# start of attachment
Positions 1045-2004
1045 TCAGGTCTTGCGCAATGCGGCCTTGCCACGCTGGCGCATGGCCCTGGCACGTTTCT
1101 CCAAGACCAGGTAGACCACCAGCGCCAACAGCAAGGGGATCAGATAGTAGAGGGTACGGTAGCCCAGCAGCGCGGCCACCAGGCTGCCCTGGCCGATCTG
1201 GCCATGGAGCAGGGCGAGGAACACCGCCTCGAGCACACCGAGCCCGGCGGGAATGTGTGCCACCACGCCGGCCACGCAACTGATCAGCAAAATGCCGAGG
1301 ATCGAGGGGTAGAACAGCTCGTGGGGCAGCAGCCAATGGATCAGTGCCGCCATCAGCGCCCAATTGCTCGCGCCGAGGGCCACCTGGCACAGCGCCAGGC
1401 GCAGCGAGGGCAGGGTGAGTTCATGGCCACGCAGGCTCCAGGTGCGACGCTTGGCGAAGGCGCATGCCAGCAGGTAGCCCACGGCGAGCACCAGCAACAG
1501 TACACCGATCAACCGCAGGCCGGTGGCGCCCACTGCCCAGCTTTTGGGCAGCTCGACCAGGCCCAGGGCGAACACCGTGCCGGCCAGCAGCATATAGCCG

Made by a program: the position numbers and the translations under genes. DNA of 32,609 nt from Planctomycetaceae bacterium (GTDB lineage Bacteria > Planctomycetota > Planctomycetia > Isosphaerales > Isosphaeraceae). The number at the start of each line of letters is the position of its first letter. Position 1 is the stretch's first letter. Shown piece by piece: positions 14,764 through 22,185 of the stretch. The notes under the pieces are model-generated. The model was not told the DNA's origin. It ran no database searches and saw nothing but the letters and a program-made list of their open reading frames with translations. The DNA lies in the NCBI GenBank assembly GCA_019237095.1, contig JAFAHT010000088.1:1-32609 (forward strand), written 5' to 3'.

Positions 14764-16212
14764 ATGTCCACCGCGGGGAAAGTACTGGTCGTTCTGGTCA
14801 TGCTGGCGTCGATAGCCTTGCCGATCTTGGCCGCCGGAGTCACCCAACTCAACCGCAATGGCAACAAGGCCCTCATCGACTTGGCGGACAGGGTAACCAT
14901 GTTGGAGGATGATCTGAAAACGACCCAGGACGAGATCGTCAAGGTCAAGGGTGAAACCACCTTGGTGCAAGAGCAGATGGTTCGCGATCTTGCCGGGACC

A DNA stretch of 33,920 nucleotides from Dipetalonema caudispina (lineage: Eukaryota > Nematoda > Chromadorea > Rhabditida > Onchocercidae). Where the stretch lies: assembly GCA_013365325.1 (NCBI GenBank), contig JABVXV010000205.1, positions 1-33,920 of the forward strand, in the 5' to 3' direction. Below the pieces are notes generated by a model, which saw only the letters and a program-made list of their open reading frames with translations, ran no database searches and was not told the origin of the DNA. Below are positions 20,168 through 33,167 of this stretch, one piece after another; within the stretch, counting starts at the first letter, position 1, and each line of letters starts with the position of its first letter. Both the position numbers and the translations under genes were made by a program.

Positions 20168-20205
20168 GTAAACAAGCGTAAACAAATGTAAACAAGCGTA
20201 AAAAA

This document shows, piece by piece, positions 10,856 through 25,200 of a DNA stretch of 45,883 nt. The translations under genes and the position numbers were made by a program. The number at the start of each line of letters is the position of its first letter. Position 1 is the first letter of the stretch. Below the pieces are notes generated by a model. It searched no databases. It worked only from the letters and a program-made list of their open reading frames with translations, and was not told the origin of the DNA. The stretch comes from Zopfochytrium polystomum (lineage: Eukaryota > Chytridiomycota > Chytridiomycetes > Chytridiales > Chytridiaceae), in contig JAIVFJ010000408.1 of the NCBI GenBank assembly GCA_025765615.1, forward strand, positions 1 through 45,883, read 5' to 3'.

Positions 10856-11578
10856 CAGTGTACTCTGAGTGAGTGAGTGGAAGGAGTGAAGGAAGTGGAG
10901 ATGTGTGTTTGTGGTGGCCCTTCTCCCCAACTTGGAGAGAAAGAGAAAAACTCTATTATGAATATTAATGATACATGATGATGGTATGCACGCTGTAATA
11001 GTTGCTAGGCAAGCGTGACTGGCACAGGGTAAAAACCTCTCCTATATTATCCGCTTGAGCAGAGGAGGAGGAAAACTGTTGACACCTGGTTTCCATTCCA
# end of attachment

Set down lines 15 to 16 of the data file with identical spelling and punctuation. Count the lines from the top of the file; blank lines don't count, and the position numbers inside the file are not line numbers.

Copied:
20168 GTAAACAAGCGTAAACAAATGTAAACAAGCGTA
20201 AAAAA